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More attackers targeting e-commerce and Web apps, says Symantec

The total number of virus attacks are down, but malicious codemeisters are getting faster, more sophisticated, and they're beginning to target e-commerce concerns and small businesses. That's the conclusion of a report published this week by security application provider Symantec.

Symantec's bi-annual 'Internet Security Threat Report' found the average daily volume of attacks was down for the first half of this year vs. the daily attack rate for July through December of last year. However, threats against e-commerce concerns were up 400%, accounting for nearly 16% of the attacks tracked in the report vs. 4% during the second half of 2003. Attacks on small businesses ranked second.

According to Arthur Wong, VP of Symantec's security response and managed security services group, 'exploits are being created more easily and faster than ever, while attackers are launching more sophisticated attacks for financial gain.'

'This rise may indicate a shift from attacks motivated by notoriety to attacks motivated by economic gain,' the report concludes. 'This possibility is further illustrated by an increase in phishing scams and spyware designed to steal confidential information and pass it to attackers.'

A particularly disturbing enterprise trend cited in the report: The growing appeal of Web application technologies as attack targets 'because of their widespread deployment within organizations and the relative ease with which they can be exploited.' Web apps are especially vulnerable, the report states, because they 'allow attackers to gain access to the target system simply by penetrating one end-user's computer, bypassing traditional perimeter security measures.' Nearly 82% of the Web application vulnerabilities documented in the report are classified as 'easy to exploit.'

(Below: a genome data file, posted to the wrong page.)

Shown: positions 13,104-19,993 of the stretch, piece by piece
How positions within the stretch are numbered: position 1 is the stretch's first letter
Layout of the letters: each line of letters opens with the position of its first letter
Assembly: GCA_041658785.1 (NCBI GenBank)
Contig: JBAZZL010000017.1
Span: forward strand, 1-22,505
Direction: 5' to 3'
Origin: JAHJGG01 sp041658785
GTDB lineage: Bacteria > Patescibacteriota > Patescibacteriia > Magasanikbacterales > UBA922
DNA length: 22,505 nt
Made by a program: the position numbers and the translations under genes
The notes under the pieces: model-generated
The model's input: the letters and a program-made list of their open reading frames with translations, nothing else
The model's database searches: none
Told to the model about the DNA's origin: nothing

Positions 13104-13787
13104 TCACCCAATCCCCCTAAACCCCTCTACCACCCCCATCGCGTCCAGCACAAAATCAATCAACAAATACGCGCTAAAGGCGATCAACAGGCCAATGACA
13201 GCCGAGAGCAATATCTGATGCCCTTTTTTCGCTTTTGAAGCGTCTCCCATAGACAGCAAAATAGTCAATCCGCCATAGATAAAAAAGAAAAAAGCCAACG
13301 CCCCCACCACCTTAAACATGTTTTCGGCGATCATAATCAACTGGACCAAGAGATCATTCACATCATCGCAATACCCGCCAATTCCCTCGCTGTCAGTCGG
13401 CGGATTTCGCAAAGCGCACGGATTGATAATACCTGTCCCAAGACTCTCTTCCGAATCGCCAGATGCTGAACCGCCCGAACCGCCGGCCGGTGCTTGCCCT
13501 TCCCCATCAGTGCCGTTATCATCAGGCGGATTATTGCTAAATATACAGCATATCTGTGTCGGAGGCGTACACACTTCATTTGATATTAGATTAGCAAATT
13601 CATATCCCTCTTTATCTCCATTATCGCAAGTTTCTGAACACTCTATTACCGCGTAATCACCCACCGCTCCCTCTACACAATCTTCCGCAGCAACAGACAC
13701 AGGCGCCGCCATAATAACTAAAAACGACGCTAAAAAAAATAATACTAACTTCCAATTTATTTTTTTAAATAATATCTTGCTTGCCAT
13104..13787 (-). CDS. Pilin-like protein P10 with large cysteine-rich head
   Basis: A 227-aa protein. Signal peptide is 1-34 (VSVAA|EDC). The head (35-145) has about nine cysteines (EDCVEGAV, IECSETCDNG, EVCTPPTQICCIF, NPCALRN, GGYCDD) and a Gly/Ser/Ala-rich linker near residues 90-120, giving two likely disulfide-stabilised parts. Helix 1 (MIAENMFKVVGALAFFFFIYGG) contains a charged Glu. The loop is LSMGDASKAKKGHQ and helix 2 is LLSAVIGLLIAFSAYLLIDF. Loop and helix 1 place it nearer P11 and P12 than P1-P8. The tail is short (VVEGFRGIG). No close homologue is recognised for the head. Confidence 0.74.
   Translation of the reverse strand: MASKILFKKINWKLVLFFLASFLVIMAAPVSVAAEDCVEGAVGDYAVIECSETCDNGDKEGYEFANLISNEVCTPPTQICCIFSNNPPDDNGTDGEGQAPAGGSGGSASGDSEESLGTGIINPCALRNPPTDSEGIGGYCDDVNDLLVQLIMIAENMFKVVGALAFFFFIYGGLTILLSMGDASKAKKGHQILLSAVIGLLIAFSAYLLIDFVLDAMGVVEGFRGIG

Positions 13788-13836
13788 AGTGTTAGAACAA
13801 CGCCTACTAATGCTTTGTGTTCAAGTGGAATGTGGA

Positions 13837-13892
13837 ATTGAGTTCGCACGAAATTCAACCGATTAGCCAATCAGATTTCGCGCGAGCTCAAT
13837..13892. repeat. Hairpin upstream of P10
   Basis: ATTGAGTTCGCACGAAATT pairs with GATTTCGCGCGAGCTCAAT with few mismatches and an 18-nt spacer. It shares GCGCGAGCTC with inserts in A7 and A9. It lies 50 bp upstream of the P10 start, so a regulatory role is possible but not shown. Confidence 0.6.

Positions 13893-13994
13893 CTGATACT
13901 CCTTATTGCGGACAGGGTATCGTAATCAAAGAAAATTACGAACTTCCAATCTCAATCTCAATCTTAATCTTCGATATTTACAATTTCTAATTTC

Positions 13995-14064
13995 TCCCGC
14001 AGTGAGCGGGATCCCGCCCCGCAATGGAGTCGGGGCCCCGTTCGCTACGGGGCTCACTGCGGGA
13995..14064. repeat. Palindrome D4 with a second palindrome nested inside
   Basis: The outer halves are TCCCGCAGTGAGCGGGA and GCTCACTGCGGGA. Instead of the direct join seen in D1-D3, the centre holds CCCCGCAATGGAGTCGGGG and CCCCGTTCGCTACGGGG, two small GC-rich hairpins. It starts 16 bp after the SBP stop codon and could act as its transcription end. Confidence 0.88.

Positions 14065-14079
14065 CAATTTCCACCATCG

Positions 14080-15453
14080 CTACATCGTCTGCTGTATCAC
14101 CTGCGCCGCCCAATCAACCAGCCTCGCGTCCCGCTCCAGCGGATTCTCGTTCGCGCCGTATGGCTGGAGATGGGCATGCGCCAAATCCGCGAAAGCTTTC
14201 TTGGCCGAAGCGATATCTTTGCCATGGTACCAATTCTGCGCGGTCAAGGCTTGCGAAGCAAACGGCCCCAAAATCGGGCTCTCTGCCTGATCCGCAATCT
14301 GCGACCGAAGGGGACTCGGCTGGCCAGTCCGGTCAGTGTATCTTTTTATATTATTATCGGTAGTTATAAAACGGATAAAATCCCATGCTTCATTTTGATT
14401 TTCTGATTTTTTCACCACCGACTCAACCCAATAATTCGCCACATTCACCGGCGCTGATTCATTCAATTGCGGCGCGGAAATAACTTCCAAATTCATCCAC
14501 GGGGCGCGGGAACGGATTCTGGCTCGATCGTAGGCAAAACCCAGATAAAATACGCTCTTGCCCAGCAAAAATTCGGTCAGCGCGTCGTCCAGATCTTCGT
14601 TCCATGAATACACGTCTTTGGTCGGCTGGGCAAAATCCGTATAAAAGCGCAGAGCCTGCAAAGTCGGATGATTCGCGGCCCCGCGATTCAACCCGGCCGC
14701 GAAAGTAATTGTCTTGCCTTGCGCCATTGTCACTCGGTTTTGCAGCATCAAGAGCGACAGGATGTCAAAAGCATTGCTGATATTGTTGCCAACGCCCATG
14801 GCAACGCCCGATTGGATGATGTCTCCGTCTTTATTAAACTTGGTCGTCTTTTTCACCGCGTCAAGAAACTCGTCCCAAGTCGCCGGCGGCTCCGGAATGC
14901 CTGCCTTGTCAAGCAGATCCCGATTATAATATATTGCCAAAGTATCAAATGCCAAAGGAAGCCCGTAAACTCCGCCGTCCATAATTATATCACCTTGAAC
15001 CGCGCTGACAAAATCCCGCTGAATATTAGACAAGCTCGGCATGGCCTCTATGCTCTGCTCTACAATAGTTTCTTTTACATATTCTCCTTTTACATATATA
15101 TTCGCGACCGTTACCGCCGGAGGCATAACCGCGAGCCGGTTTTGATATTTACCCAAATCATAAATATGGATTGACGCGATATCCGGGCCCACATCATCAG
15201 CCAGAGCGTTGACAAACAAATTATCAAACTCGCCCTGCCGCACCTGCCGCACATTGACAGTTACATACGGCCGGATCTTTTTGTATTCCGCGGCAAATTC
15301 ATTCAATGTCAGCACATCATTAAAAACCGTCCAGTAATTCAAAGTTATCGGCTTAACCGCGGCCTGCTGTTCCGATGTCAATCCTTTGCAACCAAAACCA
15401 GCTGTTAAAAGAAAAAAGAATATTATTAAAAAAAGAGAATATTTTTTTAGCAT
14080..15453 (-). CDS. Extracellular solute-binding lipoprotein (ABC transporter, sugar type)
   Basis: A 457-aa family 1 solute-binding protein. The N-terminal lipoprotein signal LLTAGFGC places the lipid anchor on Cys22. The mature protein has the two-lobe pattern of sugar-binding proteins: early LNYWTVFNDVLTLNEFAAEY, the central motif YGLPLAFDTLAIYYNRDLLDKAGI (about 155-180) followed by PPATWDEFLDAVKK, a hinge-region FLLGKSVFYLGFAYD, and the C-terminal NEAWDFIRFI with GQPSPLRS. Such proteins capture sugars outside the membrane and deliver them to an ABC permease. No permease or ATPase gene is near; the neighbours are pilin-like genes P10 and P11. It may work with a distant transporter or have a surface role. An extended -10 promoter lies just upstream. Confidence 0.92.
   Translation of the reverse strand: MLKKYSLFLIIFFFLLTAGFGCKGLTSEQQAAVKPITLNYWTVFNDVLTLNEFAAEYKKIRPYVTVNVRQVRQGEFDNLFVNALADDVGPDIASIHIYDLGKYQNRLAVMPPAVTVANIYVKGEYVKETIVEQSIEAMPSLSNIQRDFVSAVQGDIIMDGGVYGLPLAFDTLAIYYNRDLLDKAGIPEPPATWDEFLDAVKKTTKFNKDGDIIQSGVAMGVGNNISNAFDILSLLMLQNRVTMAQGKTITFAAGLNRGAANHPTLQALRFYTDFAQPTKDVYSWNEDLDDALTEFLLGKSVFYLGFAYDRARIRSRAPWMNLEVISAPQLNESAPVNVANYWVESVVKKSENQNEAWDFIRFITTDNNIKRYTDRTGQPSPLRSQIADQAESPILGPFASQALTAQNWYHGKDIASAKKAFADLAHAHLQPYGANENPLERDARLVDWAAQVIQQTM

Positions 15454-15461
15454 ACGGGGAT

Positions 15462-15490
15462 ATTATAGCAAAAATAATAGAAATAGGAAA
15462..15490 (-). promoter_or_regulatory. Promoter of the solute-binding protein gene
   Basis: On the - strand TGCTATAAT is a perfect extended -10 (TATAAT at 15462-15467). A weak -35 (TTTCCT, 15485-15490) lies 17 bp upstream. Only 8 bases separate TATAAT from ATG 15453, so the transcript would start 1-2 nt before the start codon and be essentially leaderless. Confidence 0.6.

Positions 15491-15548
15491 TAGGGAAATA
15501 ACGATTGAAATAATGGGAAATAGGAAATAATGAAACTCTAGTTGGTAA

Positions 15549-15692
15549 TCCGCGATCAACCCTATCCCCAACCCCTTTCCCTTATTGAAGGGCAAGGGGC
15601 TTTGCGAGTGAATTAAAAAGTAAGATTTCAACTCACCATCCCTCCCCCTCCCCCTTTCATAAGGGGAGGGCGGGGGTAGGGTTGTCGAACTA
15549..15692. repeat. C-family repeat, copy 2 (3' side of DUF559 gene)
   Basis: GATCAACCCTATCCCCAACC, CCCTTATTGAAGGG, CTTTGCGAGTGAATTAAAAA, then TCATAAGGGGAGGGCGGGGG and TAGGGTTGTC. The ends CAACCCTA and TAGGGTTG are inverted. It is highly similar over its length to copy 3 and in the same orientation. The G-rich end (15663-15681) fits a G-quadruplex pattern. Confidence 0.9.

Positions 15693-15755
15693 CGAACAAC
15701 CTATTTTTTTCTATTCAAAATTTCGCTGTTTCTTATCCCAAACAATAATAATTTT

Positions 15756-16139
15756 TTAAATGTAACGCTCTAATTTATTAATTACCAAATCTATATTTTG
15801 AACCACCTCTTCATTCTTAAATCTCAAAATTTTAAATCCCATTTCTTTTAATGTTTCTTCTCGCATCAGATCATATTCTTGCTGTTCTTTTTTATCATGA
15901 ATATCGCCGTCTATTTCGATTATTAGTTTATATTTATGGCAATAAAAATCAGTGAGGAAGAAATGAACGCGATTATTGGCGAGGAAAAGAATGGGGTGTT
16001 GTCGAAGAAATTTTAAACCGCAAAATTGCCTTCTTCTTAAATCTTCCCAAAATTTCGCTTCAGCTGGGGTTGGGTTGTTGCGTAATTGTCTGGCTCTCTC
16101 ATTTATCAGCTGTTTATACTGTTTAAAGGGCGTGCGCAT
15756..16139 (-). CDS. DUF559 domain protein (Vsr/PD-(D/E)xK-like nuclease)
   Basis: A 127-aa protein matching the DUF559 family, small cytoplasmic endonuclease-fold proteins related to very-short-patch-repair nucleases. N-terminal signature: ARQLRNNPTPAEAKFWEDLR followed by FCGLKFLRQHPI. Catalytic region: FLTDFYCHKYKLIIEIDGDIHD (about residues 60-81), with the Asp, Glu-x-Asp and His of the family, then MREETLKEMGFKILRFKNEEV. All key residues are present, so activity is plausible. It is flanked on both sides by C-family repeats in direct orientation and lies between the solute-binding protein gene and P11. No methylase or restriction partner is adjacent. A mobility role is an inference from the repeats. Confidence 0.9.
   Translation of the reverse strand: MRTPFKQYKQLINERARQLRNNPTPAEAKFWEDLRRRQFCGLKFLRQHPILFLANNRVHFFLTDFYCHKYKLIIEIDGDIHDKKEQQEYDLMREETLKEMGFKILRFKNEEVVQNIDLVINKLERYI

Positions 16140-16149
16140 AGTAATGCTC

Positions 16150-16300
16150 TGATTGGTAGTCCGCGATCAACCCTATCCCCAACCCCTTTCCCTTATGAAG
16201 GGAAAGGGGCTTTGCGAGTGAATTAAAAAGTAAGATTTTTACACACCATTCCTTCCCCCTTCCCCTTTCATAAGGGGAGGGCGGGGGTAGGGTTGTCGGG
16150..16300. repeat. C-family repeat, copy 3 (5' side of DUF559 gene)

Consequently, Web applications 'represent a significant threat to an organization's infrastructure and critical information assets,' the report concludes.

Not surprising, the top target of the black-hatters continues to be Microsoft, according to the report. The number of new viruses and worms aimed at the Windows operating system rose 400% during the first half of 2004 vs. the same period last year, according to the report. The 5,000 new Windows viruses and worms documented in the first half of this year represent 1,000 more than were documented during the same period last year.

The report also found: 

  • The time between the appearance of a vulnerability and the manifestation of an exploit is growing shorter. Symantec's data indicates that, over the past six months, the average vulnerability-to-exploit window was just 5.8 days. 'This short window leaves organizations with less than a week to patch vulnerable systems,' the report concludes.
  • The use of bots, programs covertly installed on targeted systems to give unauthorized users remote control, is on the rise. Attackers often coordinate large groups of bot-controlled systems to scan for other vulnerable systems, and then use them to increase the speed and breadth of their attacks. 'Bot networks create unique problems for organizations because they can be remotely upgraded with new exploits very quickly, which could potentially allow attackers to outpace an organization's security efforts to patch vulnerable systems,' the report notes.
  • The growth of 'easy-to-exploit' vulnerabilities. According to Symantec, 70% of the 1,237 new vulnerabilities identified during the first half of this year were considered easy to exploit, and 96% were considered moderately or highly severe. '[O]rganizations must contend with an average of more than seven new vulnerabilities per day, and a significant percentage of these vulnerabilities could result in a partial or complete compromise of the targeted system,' the report finds.

Symantec describes its sixth bi-annual report as a 'six-month snapshot of security events.' The report is available at http://enterprisesecurity.symantec.com/content.cfm?articleid=1539<>.

About the Author

John K. Waters is a freelance writer based in Silicon Valley. He can be reached at john@watersworks.com.

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